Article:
World

Syrian president warns that the fall of his regime will bring instability to the Middle East

  • This citizen journalism image provided by the Local Council of Barzeh, which has been authenticated based on its contents and other AP reporting, shows the aftermath of rocket attacks on the Barzeh district of Damascus, Syria, Friday, April 5, 2013. A barrage of rockets slammed into a contested district on the northeastern edge of Damascus, killing several people and trapping others under the rubble, while violence raged around suburbs of the capital, activists said Friday. The attack on Barzeh, where rebels aiming to topple President Bashar Assad are known to operate, follows days of heavy fighting between the rebels and the military in the area.(AP Photo/Local Council of Barzeh)

    This citizen journalism image provided by the Local Council of Barzeh, which has been authenticated based on its contents and other AP reporting, shows the aftermath of rocket attacks on the Barzeh district of Damascus, Syria, Friday, April 5, 2013. A barrage of rockets slammed into a contested district on the northeastern edge of Damascus, killing several people and trapping others under the rubble, while violence raged around suburbs of the capital, activists said Friday. The attack on Barzeh, where rebels aiming to topple President Bashar Assad are known to operate, follows days of heavy fighting between the rebels and the military in the area.(AP Photo/Local Council of Barzeh)  (The Associated Press)

  • This image taken from video obtained from the Shaam News Network, which has been authenticated based on its contents and other AP reporting, shows a damaged building due to heavy shelling in the Damascus suburb of Daraya, Syria, on Wednesday, April 3, 2013. (AP Photo/Shaam News Network via AP video)

    This image taken from video obtained from the Shaam News Network, which has been authenticated based on its contents and other AP reporting, shows a damaged building due to heavy shelling in the Damascus suburb of Daraya, Syria, on Wednesday, April 3, 2013. (AP Photo/Shaam News Network via AP video)  (The Associated Press)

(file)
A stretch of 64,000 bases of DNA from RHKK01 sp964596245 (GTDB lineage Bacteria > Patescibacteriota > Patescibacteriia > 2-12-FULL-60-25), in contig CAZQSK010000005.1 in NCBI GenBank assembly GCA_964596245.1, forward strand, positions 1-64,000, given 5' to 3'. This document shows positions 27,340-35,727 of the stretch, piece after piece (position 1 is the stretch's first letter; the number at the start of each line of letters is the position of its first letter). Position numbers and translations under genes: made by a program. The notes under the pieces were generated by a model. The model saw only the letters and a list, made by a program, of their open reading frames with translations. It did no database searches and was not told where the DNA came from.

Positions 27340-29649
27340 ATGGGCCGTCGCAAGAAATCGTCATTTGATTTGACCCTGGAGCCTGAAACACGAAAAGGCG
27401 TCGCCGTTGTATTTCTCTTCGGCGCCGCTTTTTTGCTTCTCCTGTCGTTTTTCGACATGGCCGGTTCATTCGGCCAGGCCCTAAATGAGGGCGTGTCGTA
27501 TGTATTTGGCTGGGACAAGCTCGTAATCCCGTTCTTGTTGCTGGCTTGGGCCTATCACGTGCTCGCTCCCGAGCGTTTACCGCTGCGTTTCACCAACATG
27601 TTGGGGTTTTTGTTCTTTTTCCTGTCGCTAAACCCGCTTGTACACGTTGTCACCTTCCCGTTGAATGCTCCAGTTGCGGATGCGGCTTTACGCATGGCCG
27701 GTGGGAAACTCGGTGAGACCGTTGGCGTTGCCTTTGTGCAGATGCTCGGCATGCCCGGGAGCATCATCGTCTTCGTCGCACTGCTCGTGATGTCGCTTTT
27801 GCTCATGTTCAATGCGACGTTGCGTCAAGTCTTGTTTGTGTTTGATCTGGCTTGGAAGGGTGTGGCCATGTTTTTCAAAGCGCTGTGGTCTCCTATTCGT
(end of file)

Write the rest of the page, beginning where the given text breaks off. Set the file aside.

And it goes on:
• This citizen journalism image provided by the Local Council of Barzeh, which has been authenticated based on its contents and other AP reporting, shows the aftermath of rocket attacks on the Barzeh district of Damascus, Syria, Friday, April 5, 2013. A barrage of rockets slammed into a contested district on the northeastern edge of Damascus, killing several people and trapping others under the rubble, while violence raged around suburbs of the capital, activists said Friday. The attack on Barzeh, where rebels aiming to topple President Bashar Assad are known to operate, follows days of heavy fighting between the rebels and the military in the area.(AP Photo/Local Council of Barzeh)

    This citizen journalism image provided by the Local Council of Barzeh, which has been authenticated based on its contents and other AP reporting, shows the aftermath of rocket attacks on the Barzeh district of Damascus, Syria, Friday, April 5, 2013. A barrage of rockets slammed into a contested district on the northeastern edge of Damascus, killing several people and trapping others under the rubble, while violence raged around suburbs of the capital, activists said Friday. The attack on Barzeh, where rebels aiming to topple President Bashar Assad are known to operate, follows days of heavy fighting between the rebels and the military in the area.(AP Photo/Local Council of Barzeh)  (The Associated Press)

Syrian President Bashar Assad has warned that the fall of his regime or the breakup of Syria will unleash a wave of instability that will shake the Middle East for years to come.

Assad told the Turkish TV station Ulusal Kanal that "we are surrounded by countries that help terrorists and allow them to enter Syria."

He accused Turkey of knowingly supporting rebels but said it is not clear whether Jordan is intentionally backing his opponents.

Assad's interview was aired Friday evening, three days after it was shot in Syria.

He warned that if his government falls or if Syria is divided, it "will have a domino effect" across the region and create "a period of instability for long years and maybe decades."